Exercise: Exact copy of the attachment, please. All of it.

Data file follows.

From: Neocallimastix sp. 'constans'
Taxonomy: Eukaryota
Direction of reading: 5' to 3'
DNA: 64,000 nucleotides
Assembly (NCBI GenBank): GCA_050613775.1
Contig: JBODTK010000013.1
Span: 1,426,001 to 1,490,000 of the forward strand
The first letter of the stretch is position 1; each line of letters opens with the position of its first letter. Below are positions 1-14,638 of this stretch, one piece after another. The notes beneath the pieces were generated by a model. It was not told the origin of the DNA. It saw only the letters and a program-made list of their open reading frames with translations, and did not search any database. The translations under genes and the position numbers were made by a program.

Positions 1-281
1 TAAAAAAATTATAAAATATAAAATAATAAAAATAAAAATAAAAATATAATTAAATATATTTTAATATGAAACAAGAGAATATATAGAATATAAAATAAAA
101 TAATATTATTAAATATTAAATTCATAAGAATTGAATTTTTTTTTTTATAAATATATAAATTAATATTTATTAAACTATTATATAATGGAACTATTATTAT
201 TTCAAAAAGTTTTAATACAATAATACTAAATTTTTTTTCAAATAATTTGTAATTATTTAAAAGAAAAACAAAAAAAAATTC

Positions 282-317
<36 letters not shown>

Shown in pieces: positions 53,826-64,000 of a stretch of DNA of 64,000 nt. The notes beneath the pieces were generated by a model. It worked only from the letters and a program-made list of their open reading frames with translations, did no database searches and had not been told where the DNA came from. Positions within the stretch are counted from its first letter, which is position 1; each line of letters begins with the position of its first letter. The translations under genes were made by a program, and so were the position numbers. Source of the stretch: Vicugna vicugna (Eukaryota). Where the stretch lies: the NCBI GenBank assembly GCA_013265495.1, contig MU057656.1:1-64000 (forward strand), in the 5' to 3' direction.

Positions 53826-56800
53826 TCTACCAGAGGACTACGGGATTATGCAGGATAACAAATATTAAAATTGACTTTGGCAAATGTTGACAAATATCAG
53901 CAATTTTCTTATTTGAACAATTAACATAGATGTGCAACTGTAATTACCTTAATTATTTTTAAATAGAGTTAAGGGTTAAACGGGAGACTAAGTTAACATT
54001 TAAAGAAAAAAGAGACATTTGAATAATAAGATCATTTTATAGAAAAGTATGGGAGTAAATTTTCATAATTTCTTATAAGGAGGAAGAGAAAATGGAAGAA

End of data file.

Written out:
From: Neocallimastix sp. 'constans'
Taxonomy: Eukaryota
Direction of reading: 5' to 3'
DNA: 64,000 nucleotides
Assembly (NCBI GenBank): GCA_050613775.1
Contig: JBODTK010000013.1
Span: 1,426,001 to 1,490,000 of the forward strand
The first letter of the stretch is position 1; each line of letters opens with the position of its first letter. Below are positions 1-14,638 of this stretch, one piece after another. The notes beneath the pieces were generated by a model. It was not told the origin of the DNA. It saw only the letters and a program-made list of their open reading frames with translations, and did not search any database. The translations under genes and the position numbers were made by a program.

Positions 1-281
1 TAAAAAAATTATAAAATATAAAATAATAAAAATAAAAATAAAAATATAATTAAATATATTTTAATATGAAACAAGAGAATATATAGAATATAAAATAAAA
101 TAATATTATTAAATATTAAATTCATAAGAATTGAATTTTTTTTTTTATAAATATATAAATTAATATTTATTAAACTATTATATAATGGAACTATTATTAT
201 TTCAAAAAGTTTTAATACAATAATACTAAATTTTTTTTCAAATAATTTGTAATTATTTAAAAGAAAAACAAAAAAAAATTC

Positions 282-317
<36 letters not shown>

Shown in pieces: positions 53,826-64,000 of a stretch of DNA of 64,000 nt. The notes beneath the pieces were generated by a model. It worked only from the letters and a program-made list of their open reading frames with translations, did no database searches and had not been told where the DNA came from. Positions within the stretch are counted from its first letter, which is position 1; each line of letters begins with the position of its first letter. The translations under genes were made by a program, and so were the position numbers. Source of the stretch: Vicugna vicugna (Eukaryota). Where the stretch lies: the NCBI GenBank assembly GCA_013265495.1, contig MU057656.1:1-64000 (forward strand), in the 5' to 3' direction.

Positions 53826-56800
53826 TCTACCAGAGGACTACGGGATTATGCAGGATAACAAATATTAAAATTGACTTTGGCAAATGTTGACAAATATCAG
53901 CAATTTTCTTATTTGAACAATTAACATAGATGTGCAACTGTAATTACCTTAATTATTTTTAAATAGAGTTAAGGGTTAAACGGGAGACTAAGTTAACATT
54001 TAAAGAAAAAAGAGACATTTGAATAATAAGATCATTTTATAGAAAAGTATGGGAGTAAATTTTCATAATTTCTTATAAGGAGGAAGAGAAAATGGAAGAA